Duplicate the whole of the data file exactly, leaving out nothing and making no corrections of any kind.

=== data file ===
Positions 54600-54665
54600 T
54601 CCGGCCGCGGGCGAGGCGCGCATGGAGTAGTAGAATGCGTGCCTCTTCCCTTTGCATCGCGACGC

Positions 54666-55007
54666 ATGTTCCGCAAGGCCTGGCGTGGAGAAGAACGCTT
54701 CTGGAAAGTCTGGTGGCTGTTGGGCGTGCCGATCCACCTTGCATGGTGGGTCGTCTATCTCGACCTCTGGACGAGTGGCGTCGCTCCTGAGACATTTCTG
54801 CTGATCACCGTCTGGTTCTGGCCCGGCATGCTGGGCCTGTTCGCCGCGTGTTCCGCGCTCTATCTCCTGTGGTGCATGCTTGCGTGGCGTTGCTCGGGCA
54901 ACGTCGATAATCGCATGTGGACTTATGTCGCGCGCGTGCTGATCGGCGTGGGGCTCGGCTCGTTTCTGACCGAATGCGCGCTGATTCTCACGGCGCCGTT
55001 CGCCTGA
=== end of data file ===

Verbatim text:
Positions 54600-54665
54600 T
54601 CCGGCCGCGGGCGAGGCGCGCATGGAGTAGTAGAATGCGTGCCTCTTCCCTTTGCATCGCGACGC

Positions 54666-55007
54666 ATGTTCCGCAAGGCCTGGCGTGGAGAAGAACGCTT
54701 CTGGAAAGTCTGGTGGCTGTTGGGCGTGCCGATCCACCTTGCATGGTGGGTCGTCTATCTCGACCTCTGGACGAGTGGCGTCGCTCCTGAGACATTTCTG
54801 CTGATCACCGTCTGGTTCTGGCCCGGCATGCTGGGCCTGTTCGCCGCGTGTTCCGCGCTCTATCTCCTGTGGTGCATGCTTGCGTGGCGTTGCTCGGGCA
54901 ACGTCGATAATCGCATGTGGACTTATGTCGCGCGCGTGCTGATCGGCGTGGGGCTCGGCTCGTTTCTGACCGAATGCGCGCTGATTCTCACGGCGCCGTT
55001 CGCCTGA